Alice Brown Early Learning Center

2015 Gallery Exhibition

Who We Are: Our World A Community of Learners

An exhibition by the children of the Alice Brown Early Learning Center (Ages 18 months to 5 years)

Explore the exhibition with the slideshow below, or learn more about the process behind each project.

About the Exhibition

This exhibit was designed to highlight the value of children’s quality interactions with people and materials through the engagement of Reggio-inspired practices. Our intent was to share through visual means the beliefs and principles of the learning process that allows the child to be the constructor of his understandings about the world:

  • A world where the child’s ideas and interests are respected,
  • A world where his voice is listened to and valued,
  • A world where the environment fosters active, hands-on exploration and discovery,
  • A world where learning is rooted in play-based, multisensory, language rich experience,
  • A world that fosters meaningful and reciprocal relationships,
  • A world that nurtures a life-long love of learning for all its participants.
Children need the freedom to appreciate the infinite resources of the hands, their eyes and their ears, the resources of forms, materials, sounds and colors.
Loris Malaguzzi – Founder of the Reggio Emilia Schools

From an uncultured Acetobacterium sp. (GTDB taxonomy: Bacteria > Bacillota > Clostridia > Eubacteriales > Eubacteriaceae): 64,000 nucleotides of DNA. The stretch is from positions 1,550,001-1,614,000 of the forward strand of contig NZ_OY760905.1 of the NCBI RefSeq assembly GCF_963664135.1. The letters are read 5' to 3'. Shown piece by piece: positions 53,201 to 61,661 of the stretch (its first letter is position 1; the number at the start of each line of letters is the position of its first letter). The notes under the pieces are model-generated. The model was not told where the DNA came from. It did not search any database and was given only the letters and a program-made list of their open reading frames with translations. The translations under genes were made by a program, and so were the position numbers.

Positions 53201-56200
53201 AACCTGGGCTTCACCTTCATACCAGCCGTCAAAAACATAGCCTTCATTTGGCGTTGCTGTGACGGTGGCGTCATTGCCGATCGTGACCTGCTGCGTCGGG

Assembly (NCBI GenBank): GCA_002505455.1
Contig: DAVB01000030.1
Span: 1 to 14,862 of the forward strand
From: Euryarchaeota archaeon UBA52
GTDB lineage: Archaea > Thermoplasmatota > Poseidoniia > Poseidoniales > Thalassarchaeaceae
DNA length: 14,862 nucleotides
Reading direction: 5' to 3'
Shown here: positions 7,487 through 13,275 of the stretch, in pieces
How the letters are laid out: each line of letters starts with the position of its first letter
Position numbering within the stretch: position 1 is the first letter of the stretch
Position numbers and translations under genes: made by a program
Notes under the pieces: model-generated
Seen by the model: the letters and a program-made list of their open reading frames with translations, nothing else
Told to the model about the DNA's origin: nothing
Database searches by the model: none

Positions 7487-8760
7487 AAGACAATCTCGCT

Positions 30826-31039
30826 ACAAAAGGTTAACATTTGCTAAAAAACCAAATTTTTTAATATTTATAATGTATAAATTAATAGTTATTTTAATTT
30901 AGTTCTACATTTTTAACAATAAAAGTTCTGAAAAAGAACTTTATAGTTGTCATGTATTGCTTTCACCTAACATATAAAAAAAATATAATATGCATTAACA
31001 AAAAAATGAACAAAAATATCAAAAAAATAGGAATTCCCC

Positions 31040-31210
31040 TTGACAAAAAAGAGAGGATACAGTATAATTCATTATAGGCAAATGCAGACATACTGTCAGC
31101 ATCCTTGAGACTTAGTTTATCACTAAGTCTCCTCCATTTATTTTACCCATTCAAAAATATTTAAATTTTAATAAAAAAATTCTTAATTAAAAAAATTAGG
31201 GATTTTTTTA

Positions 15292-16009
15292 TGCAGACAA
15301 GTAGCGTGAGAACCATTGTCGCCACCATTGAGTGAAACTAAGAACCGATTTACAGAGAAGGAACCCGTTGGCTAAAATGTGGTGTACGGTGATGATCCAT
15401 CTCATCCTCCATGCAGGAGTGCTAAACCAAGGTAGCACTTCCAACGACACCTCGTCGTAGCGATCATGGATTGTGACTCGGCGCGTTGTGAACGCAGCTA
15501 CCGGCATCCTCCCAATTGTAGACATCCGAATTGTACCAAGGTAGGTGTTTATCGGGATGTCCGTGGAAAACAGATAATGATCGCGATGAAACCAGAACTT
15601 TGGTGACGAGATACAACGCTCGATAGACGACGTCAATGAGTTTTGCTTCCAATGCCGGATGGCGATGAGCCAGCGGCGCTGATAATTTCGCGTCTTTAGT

» View the Exhibition Gallery

Exhibition Projects In-Progress

Learn more about the process of creating the works of art displayed in the exhibition.

Our World – Toddlers, Pre K 1, Pre K 2, Pre K3

“Our World” is the first whole-center collaborative piece, as the pre-school classrooms investigated similar ideas using different media and materials. 

» View the Photo Gallery

Dot Impressions – Toddlers

The toddlers were encouraged to explore the possibilities of colored marks and movement. They joyfully realized how moving their fingers, hands, wrists, arms, elbows, and shoulders created different marks!

» View the Photo Gallery

Drip Paint – Toddlers

Inspired by the artist Holton Rower’s “pour painting”, teachers assisted the students in pouring colorful drips of paint on white board and exploring the effects of changing angle, orientation, and motion.

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Foil Paint – Toddlers

The children deepened their collaborative experiences with paint and reflective light by experimenting with a rainbow of metallic acrylic paints on sheets of shiny aluminum foil.

» View the Photo Gallery

Block Building – Pre-K 1

To support and deepen the children’s interest and understanding of how structures are built, various types of materials were offered to the children to experiment with.

» View the Photo Gallery

City Skyline – Pre-K 1

The children sketched their favorite buildings from around the world, enhancing their illustrations with a variety of materials such as mosaic tiles, ribbons, stickers, and paint samples. 

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Spring Collage – Pre-K 1

The children in Pre-K 1 celebrate the arrival of each new season by creating a collaborative group collage to display in the classroom.

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Monoprints – Pre-K 2

The children displayed a strong interest in learning more about the language of paint. They were invited to experience a print making technique known as monoprinting using paint and tiles.

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Paper Sculptures – Pre-K 2

Using paper in many colors, sizes, weights and textures, the children were introduced to the basic techniques of bending, folding, and curling.

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Shadow and Reflection Mobile – Pre-K 2